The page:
Issue Date: February 8, 2008
If the core danger of the immediate period after the Second Vatican Council (1962-65) was that legitimate reform might shade off into anything-goes chaos, todays equal and opposite risk is a narrow traditionalism that, in practice, holds that nothing should ever be done for the first time.
Examples of that tendency are, sadly, not difficult to find.
In such a context, it is vitally important that the church foster forces committed to intellectual imagination, pastoral experimentation, and dialogue -- rooted in a solid sense of Catholic identity, but also committed to standing at the frontier between the church and culture. In a nutshell, that has been the historic mission of the Society of Jesus since its inception in the 16th century, and it is a mission that the Jesuits have seemingly confirmed anew with the election of Fr. Adolfo Nicolás as their father general, as well as with early indications about the directions likely to be set by their 35th General Congregation, currently meeting in Rome.
Under Popes John Paul II and Benedict XVI, the dominant current at the policy-setting level of the church has been reassertion of traditional Catholic identity. The goal is to defend classic markers of Catholic thought, speech and practice against the inroads of secularization and relativism -- to ensure that Catholicism does not end up, in the memorable phrase of Jacques Maritain, kneeling before the world.
However justified in itself, this push for identity carries the inherent risk that, in the wrong hands, it could shade off into a Taliban Catholicism that knows only how to excoriate, condemn, and smash the idols of modernity. That may not be the case with Pope Benedict himself, who, in his writing and speeches, shows a keen understanding of Catholicisms breadth and capacity for development. The problem is that such sophistication is often lost at lower levels of authority. Some of those most enthusiastic about reasserting Catholic identity, including not a few bishops, can artificially shut down conversations or constrict options that are actually vital to the long-term health of Catholicism.
Although Nicolás rightly told the press in Rome last week that he is not the second coming of Fr. Pedro Arrupe, the late Jesuit general who led the order into struggles for social justice and cultural dialogue, its hard not be struck by the parallels between the two men. Both Spaniards who spent much of their careers in Japan, each was turned inside out by the experience of meeting the other. The choice of Nicolás has to be read, and has been read by the Jesuits themselves, as an option for basic continuity along the path of reform and renewal traced by Arrupe and by Fr. Peter-Hans Kolvenbach.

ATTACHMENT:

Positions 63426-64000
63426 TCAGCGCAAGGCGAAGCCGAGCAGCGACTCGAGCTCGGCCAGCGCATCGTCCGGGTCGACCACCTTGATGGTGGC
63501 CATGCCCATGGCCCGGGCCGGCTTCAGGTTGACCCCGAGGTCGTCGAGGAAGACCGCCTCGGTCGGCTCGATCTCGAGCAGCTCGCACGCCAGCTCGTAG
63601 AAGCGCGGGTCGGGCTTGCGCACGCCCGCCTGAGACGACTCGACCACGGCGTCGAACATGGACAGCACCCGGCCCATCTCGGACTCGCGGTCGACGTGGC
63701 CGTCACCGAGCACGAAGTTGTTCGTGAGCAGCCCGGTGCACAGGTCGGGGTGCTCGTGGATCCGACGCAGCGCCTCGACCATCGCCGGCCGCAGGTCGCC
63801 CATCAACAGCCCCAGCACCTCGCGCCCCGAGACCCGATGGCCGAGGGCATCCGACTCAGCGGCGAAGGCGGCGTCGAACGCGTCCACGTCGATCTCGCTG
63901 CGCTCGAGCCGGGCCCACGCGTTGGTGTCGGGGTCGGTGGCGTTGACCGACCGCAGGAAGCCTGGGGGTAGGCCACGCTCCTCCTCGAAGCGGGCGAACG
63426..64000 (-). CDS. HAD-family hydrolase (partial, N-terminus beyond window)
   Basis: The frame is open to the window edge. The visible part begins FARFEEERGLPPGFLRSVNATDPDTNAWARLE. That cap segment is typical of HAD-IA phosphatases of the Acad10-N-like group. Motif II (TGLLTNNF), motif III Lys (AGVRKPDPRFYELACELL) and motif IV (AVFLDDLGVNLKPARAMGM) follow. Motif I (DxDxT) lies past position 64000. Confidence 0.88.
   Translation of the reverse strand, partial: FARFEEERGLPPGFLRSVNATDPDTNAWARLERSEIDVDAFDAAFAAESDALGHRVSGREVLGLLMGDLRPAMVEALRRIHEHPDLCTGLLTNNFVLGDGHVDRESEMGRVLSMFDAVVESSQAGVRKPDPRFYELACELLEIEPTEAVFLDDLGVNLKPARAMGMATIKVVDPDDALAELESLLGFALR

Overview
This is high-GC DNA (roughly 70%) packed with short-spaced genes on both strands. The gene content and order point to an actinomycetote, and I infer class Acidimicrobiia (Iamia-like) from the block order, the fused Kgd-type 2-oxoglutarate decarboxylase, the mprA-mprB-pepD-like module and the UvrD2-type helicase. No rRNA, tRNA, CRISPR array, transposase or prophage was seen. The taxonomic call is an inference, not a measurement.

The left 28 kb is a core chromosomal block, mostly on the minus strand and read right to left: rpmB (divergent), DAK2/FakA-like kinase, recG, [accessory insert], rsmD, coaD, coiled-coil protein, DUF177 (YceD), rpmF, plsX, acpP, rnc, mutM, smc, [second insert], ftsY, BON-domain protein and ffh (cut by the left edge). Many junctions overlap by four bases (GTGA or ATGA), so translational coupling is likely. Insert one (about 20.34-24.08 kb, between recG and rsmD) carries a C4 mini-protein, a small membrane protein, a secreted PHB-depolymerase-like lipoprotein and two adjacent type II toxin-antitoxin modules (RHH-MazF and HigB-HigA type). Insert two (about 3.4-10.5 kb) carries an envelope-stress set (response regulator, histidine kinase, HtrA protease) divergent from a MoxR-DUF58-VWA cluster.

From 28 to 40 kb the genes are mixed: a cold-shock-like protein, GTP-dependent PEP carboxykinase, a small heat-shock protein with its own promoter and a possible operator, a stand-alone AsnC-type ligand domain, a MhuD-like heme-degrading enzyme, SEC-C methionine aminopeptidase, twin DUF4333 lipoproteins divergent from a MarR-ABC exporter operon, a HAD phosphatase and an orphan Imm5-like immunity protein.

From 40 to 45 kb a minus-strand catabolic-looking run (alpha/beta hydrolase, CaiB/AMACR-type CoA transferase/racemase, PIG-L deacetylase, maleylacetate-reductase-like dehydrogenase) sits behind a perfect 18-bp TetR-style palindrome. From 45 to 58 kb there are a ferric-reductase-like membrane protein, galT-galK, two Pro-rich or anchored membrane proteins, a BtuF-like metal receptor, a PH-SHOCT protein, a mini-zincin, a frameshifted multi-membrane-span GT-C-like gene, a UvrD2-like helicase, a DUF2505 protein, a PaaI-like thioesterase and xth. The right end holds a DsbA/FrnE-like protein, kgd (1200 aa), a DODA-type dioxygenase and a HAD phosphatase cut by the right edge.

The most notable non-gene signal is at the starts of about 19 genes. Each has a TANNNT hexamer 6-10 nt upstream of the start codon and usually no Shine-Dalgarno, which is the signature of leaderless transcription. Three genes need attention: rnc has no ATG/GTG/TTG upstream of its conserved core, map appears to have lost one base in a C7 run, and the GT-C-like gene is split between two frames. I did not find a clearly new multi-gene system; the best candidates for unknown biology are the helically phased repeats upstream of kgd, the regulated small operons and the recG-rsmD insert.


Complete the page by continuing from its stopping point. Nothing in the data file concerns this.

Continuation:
From the outside, it may be tempting to read that choice as an act of defiance against the pope or the Vatican, but that would be both inaccurate and unhelpful. One of Nicolás first acts was to meet with Benedict XVI and personally renew his vows, including obedience to the pope regarding mission. The General Congregation is expected to produce a document on obedience, reaffirming that submission to authority is a constituent element of Jesuit identity, and a working group is also pondering a response to the letter of Benedict XVI calling the orders attention to a set of contentious issues. In truth, most members of the Society of Jesus want good relations with the Vatican, and most have a deep respect for Benedict XVI as a theologian and a spiritual figure. Most also resent media images of the Jesuits as a parallel church or as the loyal opposition, which they rightly insist do not do justice to the real pluralism within the society itself.
That said, the Jesuits do nevertheless represent an adult form of obedience, one that recognizes the need for loyal but creative thought about the ways in which Catholic identity must evolve to meet the challenges of a changing world. At a time when spaces for exploration can be difficult to find, keeping them open is a lonely and sometimes thankless vocation, but one that represents a precious gift to the church.
For that reason, the broad direction being set by the 226 Jesuit delegates currently meeting in Rome is to be welcomed. More than ever, the church needs centers of imagination and daring, antibodies against what Archbishop Claudio Maria Celli, the new president of the Pontifical Council for Social Communications, just last week described as the danger of religious fundamentalism in a Catholic guise. It is gratifying to see the Jesuits, who have long held a special place among the intellectual leadership of the Catholic community, reaffirming their commitment to that great project. That is good news, indeed.
National Catholic Reporter, February 8, 2008
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